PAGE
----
The Rule of Thirds

Archive for July, 2007

Oracle Submits Identity Governance Framework to openLiberty.org

Posted by pridham on July 27, 2007

Liberty Alliance, the global identity consortium working to build a more trusted Internet for consumers, governments and businesses worldwide, today announced two key milestones for the Identity Governance Framework (IGF). Today, industry leaders submitted IGF to openLiberty.org for open source development of IGF implementations. Liberty Alliance also announced the ratification of market requirements documentation (MRD) for IGF and the commencement of technical specification work. With today’s news, developers, system integrators and organizations in every sector can begin planning IGF deployments referencing the publicly available MRD and building IGF applications based on the open source APIs collaboratively developed at openLiberty.org.

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Two days after the deluge

Posted by pridham on July 22, 2007

The family managed to get to Stratford-on-Avon after being stranded at home since Friday. There are serious floods in the opposite direction to Stratford (Evesham and Tewkesbury), but I hope the worst is over considering that Rebecca is due today.Photos from SOA

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The Merging of SOA and Web 2.0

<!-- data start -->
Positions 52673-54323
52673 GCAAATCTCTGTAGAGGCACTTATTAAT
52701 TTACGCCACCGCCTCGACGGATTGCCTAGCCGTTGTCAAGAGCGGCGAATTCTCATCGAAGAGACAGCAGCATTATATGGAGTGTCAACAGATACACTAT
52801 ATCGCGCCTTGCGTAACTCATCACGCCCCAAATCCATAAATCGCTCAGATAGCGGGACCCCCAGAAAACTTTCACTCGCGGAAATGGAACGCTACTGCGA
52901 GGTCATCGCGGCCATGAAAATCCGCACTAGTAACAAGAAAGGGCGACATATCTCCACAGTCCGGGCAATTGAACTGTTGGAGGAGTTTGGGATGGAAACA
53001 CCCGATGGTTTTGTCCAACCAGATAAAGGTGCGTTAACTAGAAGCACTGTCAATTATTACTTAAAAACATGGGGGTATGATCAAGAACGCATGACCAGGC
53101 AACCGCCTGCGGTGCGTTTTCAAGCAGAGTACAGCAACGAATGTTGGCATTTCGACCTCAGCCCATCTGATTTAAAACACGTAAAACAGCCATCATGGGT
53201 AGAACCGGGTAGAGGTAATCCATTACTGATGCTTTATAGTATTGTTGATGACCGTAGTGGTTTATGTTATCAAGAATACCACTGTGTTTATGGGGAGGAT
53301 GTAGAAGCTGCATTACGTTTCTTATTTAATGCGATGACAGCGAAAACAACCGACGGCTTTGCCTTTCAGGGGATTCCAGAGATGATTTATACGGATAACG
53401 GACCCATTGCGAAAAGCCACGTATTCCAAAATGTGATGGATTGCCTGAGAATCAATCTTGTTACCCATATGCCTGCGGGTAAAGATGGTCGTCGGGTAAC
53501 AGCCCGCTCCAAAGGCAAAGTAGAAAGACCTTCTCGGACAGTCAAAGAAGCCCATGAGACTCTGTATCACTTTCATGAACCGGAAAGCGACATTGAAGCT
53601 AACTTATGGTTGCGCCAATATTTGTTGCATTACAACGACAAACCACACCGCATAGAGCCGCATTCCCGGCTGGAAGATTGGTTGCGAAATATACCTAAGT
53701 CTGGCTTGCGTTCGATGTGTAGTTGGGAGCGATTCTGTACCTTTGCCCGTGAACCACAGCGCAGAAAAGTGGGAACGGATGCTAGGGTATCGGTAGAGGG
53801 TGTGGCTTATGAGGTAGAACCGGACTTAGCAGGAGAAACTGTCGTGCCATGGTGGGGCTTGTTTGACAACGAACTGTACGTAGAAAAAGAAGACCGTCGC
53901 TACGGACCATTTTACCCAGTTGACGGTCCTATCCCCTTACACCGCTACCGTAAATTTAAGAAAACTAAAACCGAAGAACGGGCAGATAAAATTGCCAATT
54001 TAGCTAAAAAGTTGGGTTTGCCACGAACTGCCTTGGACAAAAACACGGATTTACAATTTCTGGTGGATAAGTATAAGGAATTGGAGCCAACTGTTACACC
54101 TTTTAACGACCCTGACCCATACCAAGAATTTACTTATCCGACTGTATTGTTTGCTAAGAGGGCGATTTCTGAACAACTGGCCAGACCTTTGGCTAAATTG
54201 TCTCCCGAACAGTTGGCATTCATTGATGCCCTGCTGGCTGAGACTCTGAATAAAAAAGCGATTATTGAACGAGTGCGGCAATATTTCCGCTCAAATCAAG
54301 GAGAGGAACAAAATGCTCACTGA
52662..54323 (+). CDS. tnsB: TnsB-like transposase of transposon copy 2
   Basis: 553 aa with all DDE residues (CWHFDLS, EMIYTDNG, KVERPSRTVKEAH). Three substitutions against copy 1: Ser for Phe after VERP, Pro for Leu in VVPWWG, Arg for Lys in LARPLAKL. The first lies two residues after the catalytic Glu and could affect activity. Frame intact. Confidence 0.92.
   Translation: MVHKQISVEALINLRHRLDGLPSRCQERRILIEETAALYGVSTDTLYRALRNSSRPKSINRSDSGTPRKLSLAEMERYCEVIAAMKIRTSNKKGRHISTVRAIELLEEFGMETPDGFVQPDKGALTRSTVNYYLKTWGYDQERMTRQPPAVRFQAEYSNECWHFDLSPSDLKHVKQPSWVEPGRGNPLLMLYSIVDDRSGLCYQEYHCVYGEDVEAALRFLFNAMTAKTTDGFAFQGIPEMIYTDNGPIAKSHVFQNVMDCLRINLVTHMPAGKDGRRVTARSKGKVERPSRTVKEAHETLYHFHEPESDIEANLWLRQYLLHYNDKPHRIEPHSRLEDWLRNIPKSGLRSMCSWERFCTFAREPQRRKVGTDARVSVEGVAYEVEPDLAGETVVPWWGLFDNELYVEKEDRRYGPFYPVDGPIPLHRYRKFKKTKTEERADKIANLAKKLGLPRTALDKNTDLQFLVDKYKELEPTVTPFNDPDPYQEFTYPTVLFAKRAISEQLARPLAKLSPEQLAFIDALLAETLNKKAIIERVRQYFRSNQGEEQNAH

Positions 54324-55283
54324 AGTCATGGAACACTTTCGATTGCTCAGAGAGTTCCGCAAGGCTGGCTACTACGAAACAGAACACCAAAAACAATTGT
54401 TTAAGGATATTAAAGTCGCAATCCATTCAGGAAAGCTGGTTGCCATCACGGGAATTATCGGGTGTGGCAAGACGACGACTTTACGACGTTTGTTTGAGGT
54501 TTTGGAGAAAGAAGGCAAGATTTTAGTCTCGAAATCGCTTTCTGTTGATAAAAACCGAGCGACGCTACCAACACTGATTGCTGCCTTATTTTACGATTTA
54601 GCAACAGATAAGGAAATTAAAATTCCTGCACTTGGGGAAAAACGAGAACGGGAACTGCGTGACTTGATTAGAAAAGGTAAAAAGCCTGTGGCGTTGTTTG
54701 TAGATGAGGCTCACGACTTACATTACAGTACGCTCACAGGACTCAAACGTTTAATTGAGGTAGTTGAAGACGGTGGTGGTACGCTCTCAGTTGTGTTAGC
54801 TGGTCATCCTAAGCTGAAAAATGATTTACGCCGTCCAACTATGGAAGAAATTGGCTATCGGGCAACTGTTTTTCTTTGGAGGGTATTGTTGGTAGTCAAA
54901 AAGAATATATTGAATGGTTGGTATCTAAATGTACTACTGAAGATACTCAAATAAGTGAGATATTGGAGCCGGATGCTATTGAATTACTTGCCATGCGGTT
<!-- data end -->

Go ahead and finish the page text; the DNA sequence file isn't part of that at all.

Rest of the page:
Posted by pridham on July 20, 2007

Dan Cahoon was looking for a way to streamline staffing operations at tax company H&R Block, the nation’s largest seasonal employer. Rather than use traditional desktop-based software for the job, the senior systems architect at H&R Block was able to deliver SOA-connected AJAX portlets to more than 12,000 branch offices for temporary work spaces to meet the company’s staffing needs.

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Outsource to achieve your service goals

Posted by pridham on July 20, 2007

Organisations often embark on outsourcing with the aim of improving service performance and driving innovation. During the sales phase, service providers will often boast of their “transformational” outsourcing services, and will describe how they can deliver improvements and facilitate innovation, resulting in better service levels.

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Pitching Agile to Senior Management

Posted by pridham on July 20, 2007